Doctors, together with other members of the research and clinical teams, will consider carefully if a study will be safe for you. Only if it is, will they invite you to take part.
Is it safe?
All medical treatment carries potential risks or side effects, but patient safety and well-being is a top priority in clinical research. Steps are taken to make sure that any risks associated with clinical research are identified, reduced and managed effectively.
Clinical research studies must be reviewed and approved by the Health Research Authority (HRA). As part of this process, an independent research ethics committee, which includes members of the public, will ensure that the purpose of the study can be justified on ethical grounds, and that the rights and privacy of the patients who take part will be fully protected. The ethics committee looks carefully at the study protocol – a detailed plan of how the research study will be conducted. They will also review the information to be provided to patients, to check that it is clear and accurate.
The Medicines and Healthcare products Regulatory Agency (MHRA) will also review and provide authorisation for clinical trials involving medicines. The MHRA will inspect these studies to ensure they meet the standards required by the regulations for clinical trials.
The checks on safety do not stop there and you will be closely monitored whilst taking part in a research study.
Do I have to take part?
No. It is entirely your decision and you must take time to consider what is right for you. Your care and treatment will not be affected if you decide that taking part in a research study is not for you.
What will happen if I do decide to take part?
Your doctor or a member of the research or clinical team will talk to you about the study. You'll be given a patient information leaflet which describes why the study is being carried out and what is involved. The research team will be available to discuss the study in more detail and to answer any questions that you may have. Wherever possible, you will be given time to think about whether to take part in the study. If you decide to take part, you will be asked to indicate this in writing by signing a consent form.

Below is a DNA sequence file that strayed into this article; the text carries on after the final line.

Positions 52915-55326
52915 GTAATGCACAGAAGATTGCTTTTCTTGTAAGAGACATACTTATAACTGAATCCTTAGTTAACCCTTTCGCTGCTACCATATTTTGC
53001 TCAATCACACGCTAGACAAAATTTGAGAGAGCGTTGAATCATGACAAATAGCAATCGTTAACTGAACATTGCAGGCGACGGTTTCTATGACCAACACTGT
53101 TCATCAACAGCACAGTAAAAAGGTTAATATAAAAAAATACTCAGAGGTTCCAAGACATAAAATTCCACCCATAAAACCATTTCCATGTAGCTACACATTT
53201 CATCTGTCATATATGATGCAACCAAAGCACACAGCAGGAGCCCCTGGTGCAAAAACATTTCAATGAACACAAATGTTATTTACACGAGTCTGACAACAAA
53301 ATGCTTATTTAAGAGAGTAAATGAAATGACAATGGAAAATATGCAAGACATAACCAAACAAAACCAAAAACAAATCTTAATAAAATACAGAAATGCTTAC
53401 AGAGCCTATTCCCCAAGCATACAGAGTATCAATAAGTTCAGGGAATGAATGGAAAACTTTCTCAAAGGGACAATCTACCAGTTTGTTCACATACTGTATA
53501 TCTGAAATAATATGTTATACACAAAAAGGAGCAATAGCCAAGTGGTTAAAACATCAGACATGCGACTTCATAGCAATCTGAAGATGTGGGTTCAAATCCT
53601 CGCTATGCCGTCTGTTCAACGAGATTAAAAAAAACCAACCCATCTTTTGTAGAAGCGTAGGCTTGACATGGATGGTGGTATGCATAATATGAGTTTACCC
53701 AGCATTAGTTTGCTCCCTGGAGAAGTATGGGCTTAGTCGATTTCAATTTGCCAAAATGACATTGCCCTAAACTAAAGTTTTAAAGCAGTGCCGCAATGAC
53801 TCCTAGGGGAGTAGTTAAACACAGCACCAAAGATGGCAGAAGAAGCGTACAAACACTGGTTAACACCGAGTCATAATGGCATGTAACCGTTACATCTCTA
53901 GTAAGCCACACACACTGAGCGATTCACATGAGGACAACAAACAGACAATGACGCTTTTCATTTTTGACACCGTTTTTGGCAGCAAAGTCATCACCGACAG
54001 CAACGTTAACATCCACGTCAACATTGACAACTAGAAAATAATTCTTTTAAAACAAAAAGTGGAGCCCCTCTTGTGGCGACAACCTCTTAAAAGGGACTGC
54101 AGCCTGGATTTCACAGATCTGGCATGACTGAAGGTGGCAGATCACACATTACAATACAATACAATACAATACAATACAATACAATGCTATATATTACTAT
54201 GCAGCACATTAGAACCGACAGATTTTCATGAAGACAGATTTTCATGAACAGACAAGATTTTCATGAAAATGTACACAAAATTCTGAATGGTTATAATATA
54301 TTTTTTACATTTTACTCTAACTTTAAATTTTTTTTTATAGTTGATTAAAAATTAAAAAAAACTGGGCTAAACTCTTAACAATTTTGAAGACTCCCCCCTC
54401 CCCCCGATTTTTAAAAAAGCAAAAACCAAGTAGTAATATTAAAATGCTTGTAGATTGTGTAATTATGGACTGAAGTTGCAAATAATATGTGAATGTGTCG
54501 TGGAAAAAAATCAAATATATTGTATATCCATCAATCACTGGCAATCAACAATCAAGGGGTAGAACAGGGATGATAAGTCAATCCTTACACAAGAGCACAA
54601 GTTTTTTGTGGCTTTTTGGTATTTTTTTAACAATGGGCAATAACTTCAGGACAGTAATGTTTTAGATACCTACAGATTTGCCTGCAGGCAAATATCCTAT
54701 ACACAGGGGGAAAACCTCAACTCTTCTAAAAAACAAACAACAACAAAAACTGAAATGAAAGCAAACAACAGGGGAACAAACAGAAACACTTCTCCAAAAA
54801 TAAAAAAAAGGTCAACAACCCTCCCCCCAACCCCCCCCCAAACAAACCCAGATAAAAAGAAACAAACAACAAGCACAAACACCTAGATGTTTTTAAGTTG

What happens next may vary and each study is different. You may need to attend extra clinic visits or have extra tests, take new treatments or different combinations of treatments or you may be asked to answer a questionnaire or to keep a diary at home.
The research team will be able to provide information on what happens in each study, including practical details such as where to collect your medication, whether you’ll need help from friends or family or to take time off work to attend appointments. Please ask them for more information.
Will my health information be treated in confidence?
Regulations govern the use of personal data in healthcare and also in clinical trials. Researchers are aware of these regulations and take steps to ensure that your personal data remains confidential and is accessed in accordance with the regulations.
The arrangements for collecting, sharing and storing information about you will be described in the patient information leaflet for the study and you will need to provide consent – a written agreement – for your information to be used.
The research team will be able to answer any questions you may have about the use of your personal information in a research study.
For further information see How we use your information
Will I be paid for taking part?
Healthy volunteers may receive payment for taking part in clinical research but it is not considered ethical for patients to receive payment. However, some studies do offer travel expenses to assist with the cost of attending additional appointments for the purpose of the study.
What if I change my mind?
You have a right to change your mind and withdraw from a research study at any time. You don’t have to give your doctor or the research team a reason why. The research team might ask if you are happy for the data already collected to continue to be used in the study. Again, this is your choice.
Help to shape research